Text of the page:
Flint has tutored mathematics through precalculus, science, and English and has taught college history. He has a Ph.D. from the University of Glasgow
For many, many years -- maybe even for parts of your childhood -- Pluto was both the name of the Roman God of the Underworld and the ninth planet in our solar system. A few years ago, scientists realized that Pluto wasn't really a planet, but a planetoid. That's kind of ironic because we've also learned that the god Pluto wasn't actually Roman and didn't start out as a god of the Underworld.
Originally, according to Greek mythology, Hades ruled the Underworld and Pluto was the god of gems and precious minerals to be found under the earth. The Romans had their own god of mineral wealth and agricultural fertility, Dis Pater. It was only when the Romans had conquered Greece and fallen in love with its culture that Pluto and Hades combined to replace Dis Pater as the god of the dead, wealth, and agriculture.
We don't know much about Dis Pater. Many people think his name meant 'father of wealth', while others think he might have been another name for Jupiter, whose Indo-European original was Dyeus Phater. Either way, Dis Pater was a quiet god. The Romans never told any myths about him, nor did they have festivals in his honor. He had a few temples, but not many.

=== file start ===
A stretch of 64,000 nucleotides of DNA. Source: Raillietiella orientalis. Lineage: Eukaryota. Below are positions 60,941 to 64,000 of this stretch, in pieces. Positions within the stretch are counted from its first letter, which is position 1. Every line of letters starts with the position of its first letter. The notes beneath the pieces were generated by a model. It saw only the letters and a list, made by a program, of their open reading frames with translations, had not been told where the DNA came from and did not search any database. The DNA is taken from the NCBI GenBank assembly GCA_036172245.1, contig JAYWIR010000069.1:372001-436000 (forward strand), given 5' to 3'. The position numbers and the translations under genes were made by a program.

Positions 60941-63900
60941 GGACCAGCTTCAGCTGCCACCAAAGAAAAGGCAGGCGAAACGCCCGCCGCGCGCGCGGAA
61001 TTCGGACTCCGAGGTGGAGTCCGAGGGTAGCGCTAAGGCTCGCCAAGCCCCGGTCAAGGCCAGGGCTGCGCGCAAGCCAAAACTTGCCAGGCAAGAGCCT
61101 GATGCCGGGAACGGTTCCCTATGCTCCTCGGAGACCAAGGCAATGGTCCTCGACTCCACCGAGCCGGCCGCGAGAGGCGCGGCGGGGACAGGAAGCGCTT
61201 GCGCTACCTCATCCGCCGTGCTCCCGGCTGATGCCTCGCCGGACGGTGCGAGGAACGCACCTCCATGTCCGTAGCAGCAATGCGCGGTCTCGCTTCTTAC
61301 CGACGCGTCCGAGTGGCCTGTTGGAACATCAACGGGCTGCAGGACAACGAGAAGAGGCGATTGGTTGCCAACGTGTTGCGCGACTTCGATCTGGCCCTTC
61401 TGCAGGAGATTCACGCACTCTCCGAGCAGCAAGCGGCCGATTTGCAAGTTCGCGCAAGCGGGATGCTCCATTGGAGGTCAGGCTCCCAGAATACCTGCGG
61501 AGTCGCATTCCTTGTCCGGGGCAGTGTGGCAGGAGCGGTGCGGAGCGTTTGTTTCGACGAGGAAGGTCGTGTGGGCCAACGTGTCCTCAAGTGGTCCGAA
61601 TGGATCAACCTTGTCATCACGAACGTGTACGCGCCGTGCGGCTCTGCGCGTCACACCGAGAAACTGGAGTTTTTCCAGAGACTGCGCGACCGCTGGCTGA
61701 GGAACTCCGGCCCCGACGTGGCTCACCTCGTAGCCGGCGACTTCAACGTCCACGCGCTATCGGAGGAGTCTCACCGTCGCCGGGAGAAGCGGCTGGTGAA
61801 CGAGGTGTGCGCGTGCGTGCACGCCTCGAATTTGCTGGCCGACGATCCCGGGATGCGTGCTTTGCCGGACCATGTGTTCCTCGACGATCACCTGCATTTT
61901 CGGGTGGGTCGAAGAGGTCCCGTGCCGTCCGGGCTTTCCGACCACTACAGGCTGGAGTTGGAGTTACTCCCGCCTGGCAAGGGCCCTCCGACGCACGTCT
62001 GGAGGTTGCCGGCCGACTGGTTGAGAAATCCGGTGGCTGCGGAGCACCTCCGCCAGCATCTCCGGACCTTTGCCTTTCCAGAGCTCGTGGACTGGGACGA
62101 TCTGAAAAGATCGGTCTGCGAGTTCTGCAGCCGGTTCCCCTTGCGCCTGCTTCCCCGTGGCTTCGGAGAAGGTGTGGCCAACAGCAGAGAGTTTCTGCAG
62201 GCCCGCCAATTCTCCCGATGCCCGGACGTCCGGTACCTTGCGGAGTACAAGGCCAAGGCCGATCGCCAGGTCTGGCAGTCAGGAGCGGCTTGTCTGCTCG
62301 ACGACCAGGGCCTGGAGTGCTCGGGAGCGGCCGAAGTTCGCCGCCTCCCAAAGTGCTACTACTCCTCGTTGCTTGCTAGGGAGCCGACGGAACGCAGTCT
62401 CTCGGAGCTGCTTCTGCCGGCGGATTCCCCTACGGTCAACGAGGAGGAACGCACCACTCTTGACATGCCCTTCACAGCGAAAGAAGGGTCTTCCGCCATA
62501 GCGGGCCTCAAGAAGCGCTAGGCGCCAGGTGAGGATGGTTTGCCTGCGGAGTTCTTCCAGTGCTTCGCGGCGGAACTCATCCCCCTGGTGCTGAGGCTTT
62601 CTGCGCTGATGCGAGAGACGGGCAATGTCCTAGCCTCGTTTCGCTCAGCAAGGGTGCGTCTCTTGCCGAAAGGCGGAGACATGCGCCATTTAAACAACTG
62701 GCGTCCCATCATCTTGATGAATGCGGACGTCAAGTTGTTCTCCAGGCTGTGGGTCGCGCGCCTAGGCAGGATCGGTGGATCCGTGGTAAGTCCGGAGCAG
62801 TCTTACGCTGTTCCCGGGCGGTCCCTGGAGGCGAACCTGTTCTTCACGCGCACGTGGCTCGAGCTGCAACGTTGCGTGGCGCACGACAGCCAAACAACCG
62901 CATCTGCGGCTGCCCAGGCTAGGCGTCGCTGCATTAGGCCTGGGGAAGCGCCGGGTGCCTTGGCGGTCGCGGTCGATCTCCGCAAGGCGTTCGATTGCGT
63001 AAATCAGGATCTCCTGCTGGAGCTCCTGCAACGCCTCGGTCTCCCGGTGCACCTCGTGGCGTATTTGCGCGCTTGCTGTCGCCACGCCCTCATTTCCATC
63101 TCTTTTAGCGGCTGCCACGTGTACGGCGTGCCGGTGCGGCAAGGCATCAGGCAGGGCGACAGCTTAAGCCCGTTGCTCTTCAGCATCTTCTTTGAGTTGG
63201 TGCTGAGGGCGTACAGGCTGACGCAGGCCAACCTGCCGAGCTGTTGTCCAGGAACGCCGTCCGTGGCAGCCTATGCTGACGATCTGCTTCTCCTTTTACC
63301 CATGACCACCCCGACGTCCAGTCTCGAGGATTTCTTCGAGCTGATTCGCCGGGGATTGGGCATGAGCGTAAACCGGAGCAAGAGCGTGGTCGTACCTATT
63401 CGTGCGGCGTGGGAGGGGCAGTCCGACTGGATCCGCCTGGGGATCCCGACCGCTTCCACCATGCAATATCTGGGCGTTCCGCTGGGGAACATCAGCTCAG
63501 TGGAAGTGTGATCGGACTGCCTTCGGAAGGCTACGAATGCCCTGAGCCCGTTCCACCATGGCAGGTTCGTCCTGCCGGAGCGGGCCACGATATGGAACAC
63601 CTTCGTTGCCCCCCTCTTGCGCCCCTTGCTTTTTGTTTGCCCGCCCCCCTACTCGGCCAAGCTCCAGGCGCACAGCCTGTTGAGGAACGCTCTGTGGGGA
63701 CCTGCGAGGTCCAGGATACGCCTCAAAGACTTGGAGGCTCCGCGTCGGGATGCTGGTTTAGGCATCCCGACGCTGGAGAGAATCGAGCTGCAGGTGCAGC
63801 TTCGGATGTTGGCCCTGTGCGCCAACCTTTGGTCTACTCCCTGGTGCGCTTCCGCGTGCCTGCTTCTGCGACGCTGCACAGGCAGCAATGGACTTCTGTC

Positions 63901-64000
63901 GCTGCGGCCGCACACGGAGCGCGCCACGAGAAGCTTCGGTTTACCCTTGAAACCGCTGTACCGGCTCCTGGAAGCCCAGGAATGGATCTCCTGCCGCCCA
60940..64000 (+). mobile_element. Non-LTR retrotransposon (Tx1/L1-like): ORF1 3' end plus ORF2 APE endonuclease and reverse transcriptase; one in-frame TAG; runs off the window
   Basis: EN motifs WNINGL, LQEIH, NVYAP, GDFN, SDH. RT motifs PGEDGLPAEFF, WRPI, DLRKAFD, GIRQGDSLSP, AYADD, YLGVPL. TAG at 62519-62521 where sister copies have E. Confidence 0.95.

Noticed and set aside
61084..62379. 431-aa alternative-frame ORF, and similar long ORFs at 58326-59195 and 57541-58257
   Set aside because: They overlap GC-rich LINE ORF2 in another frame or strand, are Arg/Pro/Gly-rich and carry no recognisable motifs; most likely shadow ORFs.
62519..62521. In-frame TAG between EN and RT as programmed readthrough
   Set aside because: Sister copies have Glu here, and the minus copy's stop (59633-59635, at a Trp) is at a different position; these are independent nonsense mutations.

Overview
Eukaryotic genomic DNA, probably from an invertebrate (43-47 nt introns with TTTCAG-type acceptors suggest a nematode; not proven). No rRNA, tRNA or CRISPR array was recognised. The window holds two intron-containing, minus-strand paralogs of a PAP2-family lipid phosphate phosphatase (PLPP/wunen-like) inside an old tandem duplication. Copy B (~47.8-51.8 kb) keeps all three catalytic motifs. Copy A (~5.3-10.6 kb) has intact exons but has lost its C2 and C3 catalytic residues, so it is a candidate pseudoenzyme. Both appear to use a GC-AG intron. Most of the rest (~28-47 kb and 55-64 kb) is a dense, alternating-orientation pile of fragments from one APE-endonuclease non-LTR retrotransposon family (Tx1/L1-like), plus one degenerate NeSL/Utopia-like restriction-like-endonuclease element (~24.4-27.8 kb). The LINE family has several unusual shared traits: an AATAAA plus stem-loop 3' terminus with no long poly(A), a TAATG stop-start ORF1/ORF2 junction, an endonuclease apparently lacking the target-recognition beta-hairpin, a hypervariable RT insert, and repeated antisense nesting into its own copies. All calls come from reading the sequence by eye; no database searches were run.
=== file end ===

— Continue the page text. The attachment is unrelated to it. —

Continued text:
In the third century B.C.E., the Romans conquered Greece and fell in love with Greek culture. They equated some of their gods with the Greek versions, but in the case of a few they didn't have or that weren't that interesting they just stole them - names and myths alike. Pluto was one of the gods they stole.
When Dis Pater was replaced with the Greek gods Pluto and Hades, the Roman version acquired a few of the more positive myths from the Greeks. While Greek Hades was the son of Cronos and brother to Zeus and Poseidon, Roman Pluto became one of the Saturn's three sons along with Jupiter and Neptune. While Greek Hades was married to the spring goddess Proserpina, Roman Pluto married her counterpart Persepone. In both versions the couple ruled the underworld together.
The Romans managed to forget about the more negative stories about Pluto, too. In Greece, Hades was the man who abducted and raped Proserpina, whereas the Romans ignored all that and focused on the fact that their marriage had created the seasons, with Proserpina's return to her mother creating spring and her departure to Hades bringing autumn and winter. Greek myth also had the tale of Orpheus going down to the Underworld to bring his bride Eurydice back from the dead only to lose her again, which the Romans managed to forget about as well.
Dis Pater was the original name of the Roman underground god, but once the Romans fell in love with Greek culture he was renamed Pluto and given many of his and the Greek god Hades' qualities. Pluto became ruler of the underworld, brother of Jupiter, and Persephone's husband. But the Romans also remade Pluto into a more positive god, one who was generous with his wealth and who was partially responsible for the seasons.
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